Gibson Dunn hires Herbies’ arbitration chief

Herbert Smith’s international arbitration practice is to be headed by a duo of partners after incumbent Laurence Shore takes up a partnership role in Gibson Dunn & Crutcher‘s New York office.

Shore, who leaves Herbert Smith’s London office at the end of March, has been with the firm since 1995, having previously worked at the US State Department and Washington DC law firm Williams & Connolly.

His replacements, who will share the title global co-head of international arbitration, are Paula Hodges and Charles Kaplan, who are based in London and Paris respectively.

Sonya Leydecker, head of the global litigation and arbitration division at the firm, said: “Given the importance of the London-Paris axis to our arbitration reputation, it is appropriate that [Shore] is now passing the leadership baton on to Paula and Charles, two partners whose management experience, leadership skills and market recognition bode well for the future growth and success of the practice.”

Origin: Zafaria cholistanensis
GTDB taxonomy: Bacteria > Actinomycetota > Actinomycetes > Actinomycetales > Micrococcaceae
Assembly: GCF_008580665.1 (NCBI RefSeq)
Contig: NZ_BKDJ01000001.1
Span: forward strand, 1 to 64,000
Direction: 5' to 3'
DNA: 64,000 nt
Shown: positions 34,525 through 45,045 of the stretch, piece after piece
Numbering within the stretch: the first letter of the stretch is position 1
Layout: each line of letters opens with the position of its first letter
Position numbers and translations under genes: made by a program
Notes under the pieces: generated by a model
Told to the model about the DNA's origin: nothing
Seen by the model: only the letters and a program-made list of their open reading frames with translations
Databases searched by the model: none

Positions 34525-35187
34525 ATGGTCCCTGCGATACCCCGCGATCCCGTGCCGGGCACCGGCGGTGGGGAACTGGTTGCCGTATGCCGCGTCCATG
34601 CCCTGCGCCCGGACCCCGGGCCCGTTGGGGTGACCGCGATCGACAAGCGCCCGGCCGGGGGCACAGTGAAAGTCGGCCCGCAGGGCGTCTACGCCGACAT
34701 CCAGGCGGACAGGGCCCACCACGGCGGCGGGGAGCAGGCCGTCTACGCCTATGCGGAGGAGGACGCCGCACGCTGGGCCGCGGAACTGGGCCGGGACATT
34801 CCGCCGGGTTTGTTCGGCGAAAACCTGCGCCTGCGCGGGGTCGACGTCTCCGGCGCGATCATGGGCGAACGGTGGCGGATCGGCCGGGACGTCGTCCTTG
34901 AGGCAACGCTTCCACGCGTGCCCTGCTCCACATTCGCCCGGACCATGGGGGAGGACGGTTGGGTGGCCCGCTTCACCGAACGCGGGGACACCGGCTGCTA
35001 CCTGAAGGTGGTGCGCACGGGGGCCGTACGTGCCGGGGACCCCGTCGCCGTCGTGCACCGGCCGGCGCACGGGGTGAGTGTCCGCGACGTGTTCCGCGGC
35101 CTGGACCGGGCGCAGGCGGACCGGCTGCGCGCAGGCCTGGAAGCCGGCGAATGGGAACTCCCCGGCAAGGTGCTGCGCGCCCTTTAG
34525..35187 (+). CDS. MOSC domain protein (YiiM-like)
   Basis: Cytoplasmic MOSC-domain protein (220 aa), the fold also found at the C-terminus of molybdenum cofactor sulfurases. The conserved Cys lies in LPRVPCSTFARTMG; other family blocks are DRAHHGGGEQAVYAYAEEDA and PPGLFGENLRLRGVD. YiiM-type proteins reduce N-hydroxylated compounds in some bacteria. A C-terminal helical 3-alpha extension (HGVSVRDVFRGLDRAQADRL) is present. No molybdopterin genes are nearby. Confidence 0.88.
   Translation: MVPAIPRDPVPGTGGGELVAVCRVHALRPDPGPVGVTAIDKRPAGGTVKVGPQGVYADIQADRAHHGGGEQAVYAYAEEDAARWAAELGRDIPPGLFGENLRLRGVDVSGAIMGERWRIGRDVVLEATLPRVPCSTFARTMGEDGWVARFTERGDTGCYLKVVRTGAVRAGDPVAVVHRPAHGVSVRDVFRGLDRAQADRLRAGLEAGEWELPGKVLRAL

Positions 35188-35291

Hodges made partner at Herbert Smith in 1996 and, since specialising in international arbitration, counts The Coca Cola Company and the United States of America as clients.

Kaplan has conducted arbitrations concerning telecoms joint ventures, bank privatisations, long-term industrial development and supply agreements and oil production sharing agreements, having joined the firm in 1996 as a partner.

At Gibson Dunn managing partner Ken Doran said Shore’s appointment forms part of a drive to expand the international arbitration practice, something that has been a strategic priority for the firm over the past year.

Robert Serio, co-managing partner of the firm’s New York office, added: “Larry’s 18-plus years of experience in the US and UK will be an asset to our team. His dual-qualified background fits the firm’s plan to create a core group of international arbitration lawyers along a London-New York axis. This will position the firm to be able to handle major arbitrations, which increasingly look to the UK and US as arbitral seats.”